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AASHTO Journal

Report Examines Best Practices for Biking & Walking Safety
While there is no uniform or single solution to making roads safer and more accessible for pedestrians and bicyclists, there are model policies and programs both domestically and overseas that transportation agencies can follow, concludes a recently released report from the University of North Carolina's Highway Safety Research Center.

The report grew out of a May 2009 international scan that focused on bicyclist and pedestrian safety initiatives in Denmark, Germany, Sweden, Switzerland, and the United Kingdom. A key recommendation of that project's team, which included representatives from state transportation departments and the Federal Highway Administration, involved developing a report on successful efforts to support pedestrian and bicycle mobility.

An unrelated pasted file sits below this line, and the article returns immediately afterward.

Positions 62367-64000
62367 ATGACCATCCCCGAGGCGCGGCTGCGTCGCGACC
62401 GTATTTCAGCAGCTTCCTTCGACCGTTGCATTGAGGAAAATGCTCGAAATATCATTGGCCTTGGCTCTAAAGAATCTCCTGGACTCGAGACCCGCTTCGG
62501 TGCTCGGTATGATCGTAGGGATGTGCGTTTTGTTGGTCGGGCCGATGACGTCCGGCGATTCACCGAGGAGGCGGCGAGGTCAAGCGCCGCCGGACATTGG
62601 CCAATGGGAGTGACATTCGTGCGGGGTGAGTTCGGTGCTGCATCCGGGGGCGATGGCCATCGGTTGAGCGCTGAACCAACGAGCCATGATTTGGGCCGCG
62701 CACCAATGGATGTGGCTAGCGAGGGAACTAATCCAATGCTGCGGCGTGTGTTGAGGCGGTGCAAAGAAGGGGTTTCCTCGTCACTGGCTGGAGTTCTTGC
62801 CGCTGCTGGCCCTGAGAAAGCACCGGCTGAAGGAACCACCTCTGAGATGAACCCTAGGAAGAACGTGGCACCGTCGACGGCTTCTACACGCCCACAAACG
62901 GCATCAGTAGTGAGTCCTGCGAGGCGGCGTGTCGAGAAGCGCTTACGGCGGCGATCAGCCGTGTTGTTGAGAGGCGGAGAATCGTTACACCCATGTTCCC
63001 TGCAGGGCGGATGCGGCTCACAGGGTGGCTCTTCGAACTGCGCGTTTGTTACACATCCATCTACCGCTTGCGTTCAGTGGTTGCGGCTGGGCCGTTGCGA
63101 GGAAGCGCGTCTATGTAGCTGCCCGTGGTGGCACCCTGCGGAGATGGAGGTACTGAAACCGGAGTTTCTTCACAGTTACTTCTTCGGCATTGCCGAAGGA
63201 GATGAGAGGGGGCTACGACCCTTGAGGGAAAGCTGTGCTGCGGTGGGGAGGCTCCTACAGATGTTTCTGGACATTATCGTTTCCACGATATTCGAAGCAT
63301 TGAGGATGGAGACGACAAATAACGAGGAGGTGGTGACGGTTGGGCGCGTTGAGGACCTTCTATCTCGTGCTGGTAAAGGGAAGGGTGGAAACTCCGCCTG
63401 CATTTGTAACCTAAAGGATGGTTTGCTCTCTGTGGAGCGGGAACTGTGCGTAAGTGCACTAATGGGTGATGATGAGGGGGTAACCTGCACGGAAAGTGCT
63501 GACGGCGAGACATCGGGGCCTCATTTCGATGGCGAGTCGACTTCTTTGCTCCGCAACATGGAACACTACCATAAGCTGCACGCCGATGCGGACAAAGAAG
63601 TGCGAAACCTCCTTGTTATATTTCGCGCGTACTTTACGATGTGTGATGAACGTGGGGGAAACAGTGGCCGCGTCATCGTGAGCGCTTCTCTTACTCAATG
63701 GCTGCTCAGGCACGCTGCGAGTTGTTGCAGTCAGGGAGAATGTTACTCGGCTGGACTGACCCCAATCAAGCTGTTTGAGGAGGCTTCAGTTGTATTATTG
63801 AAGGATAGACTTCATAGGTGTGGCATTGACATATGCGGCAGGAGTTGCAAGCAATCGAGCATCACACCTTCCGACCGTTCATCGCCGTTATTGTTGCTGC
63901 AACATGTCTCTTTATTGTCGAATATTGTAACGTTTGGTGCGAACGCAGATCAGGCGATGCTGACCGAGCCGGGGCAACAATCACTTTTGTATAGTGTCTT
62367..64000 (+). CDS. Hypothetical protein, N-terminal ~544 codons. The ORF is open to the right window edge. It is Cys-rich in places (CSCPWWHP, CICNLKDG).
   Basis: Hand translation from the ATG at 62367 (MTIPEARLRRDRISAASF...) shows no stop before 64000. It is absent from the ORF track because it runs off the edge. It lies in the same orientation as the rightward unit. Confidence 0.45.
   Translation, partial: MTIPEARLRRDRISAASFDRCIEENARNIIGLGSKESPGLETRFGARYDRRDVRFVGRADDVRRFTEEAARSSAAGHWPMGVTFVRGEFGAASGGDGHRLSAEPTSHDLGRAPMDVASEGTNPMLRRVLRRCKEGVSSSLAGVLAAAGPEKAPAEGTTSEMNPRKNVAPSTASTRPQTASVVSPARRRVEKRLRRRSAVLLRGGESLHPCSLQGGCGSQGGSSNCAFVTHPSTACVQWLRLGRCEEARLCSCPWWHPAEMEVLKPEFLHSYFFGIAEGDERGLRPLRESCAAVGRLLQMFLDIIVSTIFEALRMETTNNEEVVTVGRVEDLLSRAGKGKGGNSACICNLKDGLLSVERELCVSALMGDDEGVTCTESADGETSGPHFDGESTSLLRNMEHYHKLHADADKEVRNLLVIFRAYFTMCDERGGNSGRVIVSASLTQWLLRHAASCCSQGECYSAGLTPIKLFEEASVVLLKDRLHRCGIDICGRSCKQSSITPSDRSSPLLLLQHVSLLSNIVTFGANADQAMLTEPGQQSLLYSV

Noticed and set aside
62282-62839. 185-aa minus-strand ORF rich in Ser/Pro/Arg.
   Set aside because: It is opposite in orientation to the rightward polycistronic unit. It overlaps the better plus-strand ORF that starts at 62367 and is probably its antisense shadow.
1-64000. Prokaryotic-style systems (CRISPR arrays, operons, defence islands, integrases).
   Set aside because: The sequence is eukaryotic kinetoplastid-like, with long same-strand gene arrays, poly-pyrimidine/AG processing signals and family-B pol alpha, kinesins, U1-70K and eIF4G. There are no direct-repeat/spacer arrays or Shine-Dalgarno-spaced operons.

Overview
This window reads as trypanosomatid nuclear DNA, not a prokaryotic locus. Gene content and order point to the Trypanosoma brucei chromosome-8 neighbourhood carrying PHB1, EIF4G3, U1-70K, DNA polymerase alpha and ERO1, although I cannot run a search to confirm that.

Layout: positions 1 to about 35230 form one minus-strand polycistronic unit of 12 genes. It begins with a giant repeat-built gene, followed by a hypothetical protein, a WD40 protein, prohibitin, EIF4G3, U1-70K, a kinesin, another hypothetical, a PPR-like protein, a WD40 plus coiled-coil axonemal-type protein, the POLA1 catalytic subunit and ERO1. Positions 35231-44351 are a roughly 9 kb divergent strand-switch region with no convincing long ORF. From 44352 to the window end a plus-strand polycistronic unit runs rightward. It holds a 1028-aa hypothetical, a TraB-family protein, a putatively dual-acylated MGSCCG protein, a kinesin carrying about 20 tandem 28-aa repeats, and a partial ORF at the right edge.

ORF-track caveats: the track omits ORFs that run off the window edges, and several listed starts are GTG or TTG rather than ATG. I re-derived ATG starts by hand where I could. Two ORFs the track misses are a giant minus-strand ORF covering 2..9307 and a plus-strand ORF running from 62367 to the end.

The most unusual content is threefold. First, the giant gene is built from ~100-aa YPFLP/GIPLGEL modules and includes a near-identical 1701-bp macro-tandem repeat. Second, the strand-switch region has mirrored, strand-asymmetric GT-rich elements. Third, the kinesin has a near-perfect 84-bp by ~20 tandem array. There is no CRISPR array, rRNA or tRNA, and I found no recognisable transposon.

UNC's report explores not only what has been done in those European nations visited during last year's scan but also a wide array of initiatives undertaken within the United States. The programs summarized in the report include those that emphasize engineering and design policies, integration with transit services, traffic-calming measures, law enforcement, public information, and school-based safety initiatives.

"No single 'silver bullet' policy or action exists to make streets and roads safer and more conducive to pedestrians and bicyclists," according to the report. "Instead, it is about changing priorities on how we address transportation demand and land use, which requires a comprehensive approach of political support, coordinated transportation and land-use policies, enabling programs, adequate funding, implementation champions, competent agency staff, and clear technical guidance."

The 68-page report, "Public Policies for Pedestrian and Bicyclist Safety and Mobility," is available at tinyurl.com/UNCbikeped.

9/10/2010
Questions regarding this article may be directed to editor@aashtojournal.org.